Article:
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September 07, 2008

Mt Kenya rivers disappear, poor water management blamed

by Patrick Mathangani

Ever since she settled in Mutiriri village in Laikipia East in 1984, Esther Njeri, 49, has depended on Ontulili River. However, around 1992, the river that flows from Mt Kenya became unpredictable. Water levels would go down drastically, sometimes slowing down to a trickle.

Other times, it would flow downstream with gusto as if with a newfound will to keep going. "At the time I was clearing bushes to build a house, it had enough water for everyone," Njeri said on the banks of the river, where she had taken family linen to wash.

Big horticultural farmers are accused of diverting river water for irrigation. Residents say rivers started drying up in 1990s when big companies, mostly owned by white farmers, set up camp in the area.Most of the farms are located upstream and block water. By the time the rivers reach downstream, there is barely enough left for everyone.

"If they want water, they should draw a little and leave the rest for us," said Njeri. Scores of nearby rivers — such as Timau, Nanyuki and Naromoru —have seen water levels go down to dangerous levels. Authorities have been forced to close down water projects to save those downstream.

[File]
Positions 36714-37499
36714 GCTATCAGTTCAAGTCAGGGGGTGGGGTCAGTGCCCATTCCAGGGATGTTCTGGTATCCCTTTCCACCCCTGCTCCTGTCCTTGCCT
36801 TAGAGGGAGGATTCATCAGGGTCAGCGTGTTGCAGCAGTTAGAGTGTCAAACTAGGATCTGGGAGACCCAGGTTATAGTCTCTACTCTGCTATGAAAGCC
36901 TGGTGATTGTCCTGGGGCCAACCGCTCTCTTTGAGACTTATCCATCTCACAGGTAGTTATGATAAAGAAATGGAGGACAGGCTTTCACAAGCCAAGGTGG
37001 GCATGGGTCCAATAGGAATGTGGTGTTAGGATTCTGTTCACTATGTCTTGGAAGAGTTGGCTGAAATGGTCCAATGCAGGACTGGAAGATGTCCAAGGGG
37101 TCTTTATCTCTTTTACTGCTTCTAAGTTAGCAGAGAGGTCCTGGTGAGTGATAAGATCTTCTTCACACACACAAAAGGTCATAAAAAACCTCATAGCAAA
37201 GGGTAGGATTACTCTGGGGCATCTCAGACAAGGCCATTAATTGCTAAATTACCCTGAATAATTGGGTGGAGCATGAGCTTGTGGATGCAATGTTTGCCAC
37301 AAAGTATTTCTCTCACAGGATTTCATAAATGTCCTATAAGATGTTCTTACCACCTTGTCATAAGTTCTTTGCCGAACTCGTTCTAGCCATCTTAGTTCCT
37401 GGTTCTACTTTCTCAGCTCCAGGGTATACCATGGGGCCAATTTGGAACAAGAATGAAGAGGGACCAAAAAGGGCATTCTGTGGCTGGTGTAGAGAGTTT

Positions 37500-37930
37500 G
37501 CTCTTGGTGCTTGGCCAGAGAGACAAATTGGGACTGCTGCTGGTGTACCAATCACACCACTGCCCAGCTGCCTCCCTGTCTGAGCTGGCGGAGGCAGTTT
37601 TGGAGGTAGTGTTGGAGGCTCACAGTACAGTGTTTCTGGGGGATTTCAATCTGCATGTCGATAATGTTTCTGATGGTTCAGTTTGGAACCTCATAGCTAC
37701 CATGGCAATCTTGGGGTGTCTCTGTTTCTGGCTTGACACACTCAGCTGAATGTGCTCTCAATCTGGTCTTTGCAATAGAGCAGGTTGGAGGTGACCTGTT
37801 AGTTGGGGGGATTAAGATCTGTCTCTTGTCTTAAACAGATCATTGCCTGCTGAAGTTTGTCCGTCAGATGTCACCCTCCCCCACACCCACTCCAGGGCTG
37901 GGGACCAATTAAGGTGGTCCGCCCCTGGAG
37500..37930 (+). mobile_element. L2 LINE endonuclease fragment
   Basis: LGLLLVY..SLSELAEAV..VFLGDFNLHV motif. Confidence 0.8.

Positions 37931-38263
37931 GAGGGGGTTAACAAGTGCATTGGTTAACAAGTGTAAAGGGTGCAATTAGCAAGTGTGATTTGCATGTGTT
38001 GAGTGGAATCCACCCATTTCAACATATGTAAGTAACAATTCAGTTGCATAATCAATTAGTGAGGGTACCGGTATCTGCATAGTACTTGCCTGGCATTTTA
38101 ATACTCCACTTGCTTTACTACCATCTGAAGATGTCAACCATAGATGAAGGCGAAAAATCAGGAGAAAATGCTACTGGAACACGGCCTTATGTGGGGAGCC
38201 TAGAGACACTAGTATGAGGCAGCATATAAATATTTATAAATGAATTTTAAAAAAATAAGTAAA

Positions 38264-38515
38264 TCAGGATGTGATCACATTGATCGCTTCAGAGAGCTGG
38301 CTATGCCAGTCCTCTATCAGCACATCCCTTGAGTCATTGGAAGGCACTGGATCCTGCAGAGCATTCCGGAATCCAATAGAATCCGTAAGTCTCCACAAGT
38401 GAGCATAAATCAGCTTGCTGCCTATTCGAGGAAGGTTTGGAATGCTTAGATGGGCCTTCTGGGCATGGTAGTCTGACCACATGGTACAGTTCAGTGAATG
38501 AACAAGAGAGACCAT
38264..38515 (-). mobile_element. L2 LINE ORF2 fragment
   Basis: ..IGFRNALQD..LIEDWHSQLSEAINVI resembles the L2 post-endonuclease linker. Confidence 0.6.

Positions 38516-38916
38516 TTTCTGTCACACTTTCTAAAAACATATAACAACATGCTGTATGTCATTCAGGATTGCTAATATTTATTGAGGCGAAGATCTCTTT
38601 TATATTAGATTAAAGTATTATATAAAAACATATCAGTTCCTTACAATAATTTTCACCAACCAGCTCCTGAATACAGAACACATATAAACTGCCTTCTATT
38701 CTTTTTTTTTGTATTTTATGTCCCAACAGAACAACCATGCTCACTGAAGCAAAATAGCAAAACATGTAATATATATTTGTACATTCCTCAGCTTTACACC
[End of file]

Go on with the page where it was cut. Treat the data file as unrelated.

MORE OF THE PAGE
A few kilometres from Ontulili River is a scorched valley, which once used to be Muramati River. During its heyday, the river was a vibrant source of livelihood for residents. "Now, even monkeys have nothing to drink," said Samuel Muriuki. Muramati is one of the 20 rivers that have dried up in the past decade. Many more could be on the way to oblivion.

The mountain, which is Africa’s second highest after Mt Kilimanjaro, is the source of scores of rivers that nourish large swathes of Kenya and districts hundreds of kilometres away. Wanton destruction of the environment through encroachment, cutting down of trees and unregulated use of water from rivers now threaten to wipe out this water fountain.

Experts warn that unless some drastic action is taken, there would be nothing but scorched earth in coming decades.The arid districts of Laikipia and Isiolo depend on the rivers which empty into Ewaso Nyiro, while residents in districts nearby — Nyeri, larger Meru, Kirinyaga and Embu — draw their water from Mt Kenya rivers. The Tana, where Kenya’s biggest hydro-electricity projects are located, owes its existence to the mountain.

Human encroachment and bad policies over the years have led to the destruction of the mountain’s ecosystem and made water sources dry up. The most wanton destruction was human settlement sanctioned by the former Kanu regime in the 1990s. One of the most visible effects happened in Ontulili Forest on the Meru side, where thousands of people were settled on about 2,000 hectares. The new residents settled in the extremely cold environment some 2,200m above see level, cleared large swathes of forest for settlement and grazing.